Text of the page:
One Year of Earning and Burning with Chase Sapphire Reserve
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If you’re new to this hobby, it may seem incredibly daunting to get up to speed on the various tips and tricks we share here at The Points Guy. One of the best ways to get started is by choosing a solid travel rewards credit card. If you aren’t already a road warrior, your everyday spending habits play a huge role in earning (and then redeeming) points and miles. In this post, I’ll come back to my series from a while ago and look at how easy it is to earn rewards by opening and using a single card for one year.
In previous posts, I’ve looked at a variety of cards like the Chase Sapphire Preferred Card, the SPG American Express, the Southwest Premier Card, the Amex EveryDay Preferred Card and the Alaska Visa Card. Today, I’ll add to this list one of the newer cards on the market to highlight just how lucrative the Chase Sapphire Reserve can be in just your first year.
Sign-Up Bonus and Benefits
The card is currently offering a sign-up bonus of 50,000 Ultimate Rewards points after you spend $4,000 on purchases in the first three months from account opening. This bonus is worth $1,050 based on TPG’s most recent valuations thanks to the various ways to redeem Ultimate Rewards points, including valuable transfer partners like United and Hyatt. The card also offers 3 points per dollar spent on travel and dining purchases, and these categories tend to be quite broad.
Even though the card carries a $450 annual fee, there are numerous other benefits that can add significant value:
- $300 annual travel credit
- Priority Pass Select membership
- Special benefits through The Luxury Hotel & Resort Collection
- Up to a $100 application fee credit for Global Entry/TSA Precheck
So, if you open the Sapphire Reserve, earn the sign-up bonus and use the card exclusively for the first year, where does that leave you? Obviously, the answer depends on your spending patterns, so for this analysis I used consumer-expenditure data from the Bureau of Labor Statistics for the most recent year available (2015) to estimate what an “average” household would spend (and thus earn) on the Reserve in one year.
In doing so, I made the following assumptions:
- Only the “Other lodging” category under “Shelter” can easily be paid with a credit card (since you’ll pay a fee for paying most mortgage and rent payments with credit cards), and these transactions earn 3x points as travel purchases.
- The “Vehicle purchases” category under “Transportation” can’t be paid with a credit card, but all other transportation expenses can.
- 50% of the “Healthcare” category consists of premiums and thus can’t be paid with a credit card.
- All “Personal insurance and pensions” expenditures can’t be paid with a credit card.
- All other expenses (including “Entertainment” and “Education”) can be paid with a credit card.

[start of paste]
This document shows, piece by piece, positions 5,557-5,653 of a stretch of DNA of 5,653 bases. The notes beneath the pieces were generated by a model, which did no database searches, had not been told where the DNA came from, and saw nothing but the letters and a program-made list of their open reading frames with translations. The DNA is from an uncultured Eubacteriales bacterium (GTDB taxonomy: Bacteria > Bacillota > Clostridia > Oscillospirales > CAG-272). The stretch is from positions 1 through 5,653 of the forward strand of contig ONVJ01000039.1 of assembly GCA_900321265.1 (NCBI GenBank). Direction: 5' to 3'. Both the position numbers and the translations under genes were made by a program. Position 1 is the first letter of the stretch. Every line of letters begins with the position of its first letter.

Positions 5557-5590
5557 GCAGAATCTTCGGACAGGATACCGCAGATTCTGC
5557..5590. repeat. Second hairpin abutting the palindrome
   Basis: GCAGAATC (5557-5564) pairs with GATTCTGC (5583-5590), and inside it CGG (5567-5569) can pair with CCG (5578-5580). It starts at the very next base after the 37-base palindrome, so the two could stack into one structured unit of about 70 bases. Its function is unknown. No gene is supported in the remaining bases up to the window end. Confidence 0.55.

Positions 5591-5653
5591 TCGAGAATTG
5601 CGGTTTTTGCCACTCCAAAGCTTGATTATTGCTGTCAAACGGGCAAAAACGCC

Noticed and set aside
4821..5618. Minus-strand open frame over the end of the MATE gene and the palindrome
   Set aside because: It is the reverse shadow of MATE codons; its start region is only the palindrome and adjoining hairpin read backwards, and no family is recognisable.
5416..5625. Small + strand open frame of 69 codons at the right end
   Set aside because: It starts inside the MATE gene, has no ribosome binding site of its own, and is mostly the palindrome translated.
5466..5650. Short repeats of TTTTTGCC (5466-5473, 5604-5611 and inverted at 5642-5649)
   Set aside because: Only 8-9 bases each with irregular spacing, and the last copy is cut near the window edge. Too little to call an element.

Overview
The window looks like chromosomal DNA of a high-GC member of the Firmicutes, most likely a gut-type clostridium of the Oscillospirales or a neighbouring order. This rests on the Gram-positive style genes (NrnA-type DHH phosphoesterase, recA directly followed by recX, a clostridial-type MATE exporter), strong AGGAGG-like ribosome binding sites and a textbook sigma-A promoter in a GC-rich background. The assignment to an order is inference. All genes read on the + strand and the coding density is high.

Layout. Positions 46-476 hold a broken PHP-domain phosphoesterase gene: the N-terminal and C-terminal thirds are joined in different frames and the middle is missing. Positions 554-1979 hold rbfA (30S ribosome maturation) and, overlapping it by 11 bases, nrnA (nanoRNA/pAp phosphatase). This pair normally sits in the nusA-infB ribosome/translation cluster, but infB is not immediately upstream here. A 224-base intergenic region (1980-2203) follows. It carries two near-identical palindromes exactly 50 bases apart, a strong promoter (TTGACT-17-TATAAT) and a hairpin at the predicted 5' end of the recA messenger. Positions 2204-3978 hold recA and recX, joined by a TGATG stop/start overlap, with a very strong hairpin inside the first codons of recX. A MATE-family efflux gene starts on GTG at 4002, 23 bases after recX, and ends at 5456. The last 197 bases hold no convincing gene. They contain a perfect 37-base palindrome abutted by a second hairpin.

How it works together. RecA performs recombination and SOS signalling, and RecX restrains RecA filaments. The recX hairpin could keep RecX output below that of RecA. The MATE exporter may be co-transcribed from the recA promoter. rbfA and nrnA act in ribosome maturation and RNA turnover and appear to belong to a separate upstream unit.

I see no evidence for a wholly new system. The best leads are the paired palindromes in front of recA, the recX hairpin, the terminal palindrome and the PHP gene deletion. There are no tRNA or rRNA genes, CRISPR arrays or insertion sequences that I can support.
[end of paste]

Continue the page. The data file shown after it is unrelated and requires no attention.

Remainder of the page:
Again, your situation may differ substantially, so feel free to adjust these assumptions in order to calculate your own earning potential.
Here’s a quick table that shows how these spending patterns in the first year of cardmembership translate to Ultimate Rewards points:
|Food at home||$4,015||1 point/$||4,015|
|Food away from home||$3,008||3 points/$||9,024|
|Alcoholic beverages||$515||1 point/$||515|
|Housing (other lodging)||$730||3 points/$||2,190|
|Utilities, fuels and public services||$3,885||1 point/$||3,885|
|Household operations||$1,309||1 point/$||1,309|
|Housekeeping supplies||$655||1 point/$||655|
|Household furnishings and equipment||$1,818||1 point/$||1,818|
|Apparel and Services||$1,846||1 point/$||1,846|
|Transportation (gasoline)||$2,090||1 point/$||2,090|
|Other vehicle expenses||$2,756||1 point/$||2,756|
|Public and other transportation||$661||3 points/$||1,983|
|All other expenses||$5,813||1 point/$||5,813|
As you can see, the “average” American consumer would earn 90,070 Ultimate Rewards points in the first year of using the Chase Sapphire Reserve. Not too shabby!
What Does This Get You?
Of course, earning points is one thing, but knowing how to redeem them for maximum value is a completely different story. Fortunately, the Ultimate Rewards program has a variety of valuable redemptions, most of which involve transferring to the program’s partners.
That being said, here’s a sample of what you can get from one year of using the Sapphire Reserve:
1. Up to Three Round-Trip Economy Tickets to Hawaii
Planning a trip using points and miles to the Aloha State isn’t always the easiest goal in this hobby. However, you have a wealth of options at your disposal through the Ultimate Rewards program. My personal favorite is for West Coast residents. By transferring points to British Airways, you can take advantage of the carrier’s distance-based award chart to book tickets from several gateways to Hawaii for just 25,000 Avios per person, including Los Angeles (LAX) and Phoenix (PHX) on American or San Diego (SAN), Oakland (OAK), Portland (PDX) and Seattle (SEA) on Alaska. This would even leave you with 15,000 Ultimate Rewards points leftover!